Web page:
You know we had to have missed something, otherwise there’d be no point to this article. This is where forgetfulness had its impact. I was so used to dealing with the experienced DB2 team that I didn’t watch the GUI team’s use of SQL very closely. Here’s an example of a typical statement:
SELECT DED_AMT, COPAY_AMT, COVD_AMT
WHERE CLM_ID = ?
AND RCVD_DT = ?
AND SVC_LN_NBR = ?
A quick review of this statement doesn’t draw much concern. It’s a simple retrieval of the data for one of the Service Line child tables. Block fetch from the client will yield the same effective performance as a multi-row operation. It specifies the RCVD_DT column which we use for physical partitioning so we’ll get partition pruning. The explain results will look good as well. Not worth spending too much time on, right? Have you spotted the problem yet?
Remember, we can have 1 to 998 Service Lines for each Claim and we have 50 tables per Service Line. No one noticed the problem because most Claims have 1-3 Service Lines. With 3 Service Lines, we’ll execute 150 (3 x 50) SQL statements retrieving the Service Line data. When we have a larger Claim, then we’d start to see significant elongation in response times. That’s exactly what our (very thorough) load and performance team found.
When Claims with 130 Service Lines were tested in our load & performance environment, the response times jumped up to 10 seconds and then 20 seconds for Claims with 220 Service Lines. That’s 11,000 (220 x 50) SQL statements from the web server to DB2 for a single Claim.
I’d forgotten to make sure the Java developers working on this part of the application accessed each table only once per Claim. So, where I was expecting 50 SQL statements we were executing 11,000 statements. Why hadn't the developers done the obvious optimization? Because it wasn’t obvious to them. Their focus was on delivering the thousands of functional requirements needed for the GUI to be successful.
One of the saving graces in the application design was the use of the web browser to do most of the work. In a traditional GUI, the web server has to re-read the data from the database in order to build, format and send each page to the browser. This requires multiple database accesses as the user moves from one page of information to another within UI. In our design, we’re building the pages in the browser from the data that is already there.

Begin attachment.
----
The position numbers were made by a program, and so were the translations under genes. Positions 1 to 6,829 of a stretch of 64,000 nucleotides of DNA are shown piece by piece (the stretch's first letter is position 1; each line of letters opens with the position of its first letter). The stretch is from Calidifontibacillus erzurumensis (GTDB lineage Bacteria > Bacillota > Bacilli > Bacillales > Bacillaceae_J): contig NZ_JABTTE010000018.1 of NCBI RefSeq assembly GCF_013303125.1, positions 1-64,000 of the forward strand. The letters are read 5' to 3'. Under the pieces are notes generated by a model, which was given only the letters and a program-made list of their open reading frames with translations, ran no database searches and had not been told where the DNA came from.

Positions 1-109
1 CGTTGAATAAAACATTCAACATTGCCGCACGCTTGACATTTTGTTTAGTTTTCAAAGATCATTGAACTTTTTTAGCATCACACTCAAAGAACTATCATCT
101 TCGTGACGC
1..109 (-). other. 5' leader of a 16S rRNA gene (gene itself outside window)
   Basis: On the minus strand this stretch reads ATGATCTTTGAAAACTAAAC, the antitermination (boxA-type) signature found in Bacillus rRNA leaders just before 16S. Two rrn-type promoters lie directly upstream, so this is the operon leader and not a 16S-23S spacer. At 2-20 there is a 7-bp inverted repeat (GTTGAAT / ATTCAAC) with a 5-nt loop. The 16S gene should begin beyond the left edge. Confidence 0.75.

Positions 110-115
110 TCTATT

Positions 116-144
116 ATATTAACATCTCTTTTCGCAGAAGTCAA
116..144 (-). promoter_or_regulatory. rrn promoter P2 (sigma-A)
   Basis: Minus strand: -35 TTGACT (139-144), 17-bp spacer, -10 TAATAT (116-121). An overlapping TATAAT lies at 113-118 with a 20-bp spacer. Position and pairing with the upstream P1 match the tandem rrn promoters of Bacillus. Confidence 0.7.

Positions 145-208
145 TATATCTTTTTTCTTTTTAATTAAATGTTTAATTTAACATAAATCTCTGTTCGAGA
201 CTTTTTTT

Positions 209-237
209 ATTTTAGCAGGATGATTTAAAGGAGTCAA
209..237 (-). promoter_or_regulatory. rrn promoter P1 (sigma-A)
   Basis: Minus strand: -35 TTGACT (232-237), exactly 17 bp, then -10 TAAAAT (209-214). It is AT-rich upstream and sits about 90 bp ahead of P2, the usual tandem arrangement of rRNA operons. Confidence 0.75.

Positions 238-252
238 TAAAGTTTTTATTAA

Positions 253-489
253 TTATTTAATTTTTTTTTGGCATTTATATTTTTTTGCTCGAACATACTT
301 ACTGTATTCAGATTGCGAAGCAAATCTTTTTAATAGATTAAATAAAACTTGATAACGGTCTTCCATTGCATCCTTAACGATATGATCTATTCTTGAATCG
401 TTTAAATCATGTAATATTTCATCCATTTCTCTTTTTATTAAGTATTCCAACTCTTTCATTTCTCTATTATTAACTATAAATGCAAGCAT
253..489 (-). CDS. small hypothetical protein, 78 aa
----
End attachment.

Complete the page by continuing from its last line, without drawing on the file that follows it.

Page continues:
From an SQL viewpoint, the fix is fairly simple. We just needed the SQL statements modified to look like:
SELECT DED_AMT, COPAY_AMT, COVD_AMT
WHERE CLM_ID = ?
AND RCVD_DT = ?
From an application coding viewpoint, this takes a bit of refactoring. But in the end it is worth the effort. We are now retrieving all rows for every Service Line with each statement instead of just the rows for a single Service Line. That reduced our Service Line SQL statements from 11,000 to 50 for our 220 line Claims. We cut those longer load & performance response times in half. Plus, it cut many of our smaller, more common, cases down to sub second response times.
Why didn’t we hear complaints from our pilot users? From an end user perspective, even the poor response time was a win compared to the old system. In the old system, to look at the 130 Service Lines in a Claim they would have had to hit the page forward key so many times that waiting 10 seconds was significantly faster and easier for them.
Browsers are very capable and the frameworks available for developing complex user interfaces can help build more responsive applications. Encourage your developers to take that next step. It is worth it.
And, make sure you don’t forget the basics. Optimal application performance must be designed into the application at both high levels and low levels. Keeping database accesses to the minimum necessary is a key ingredient to success. Good load & performance testing helps catch those lapses where we forgot something.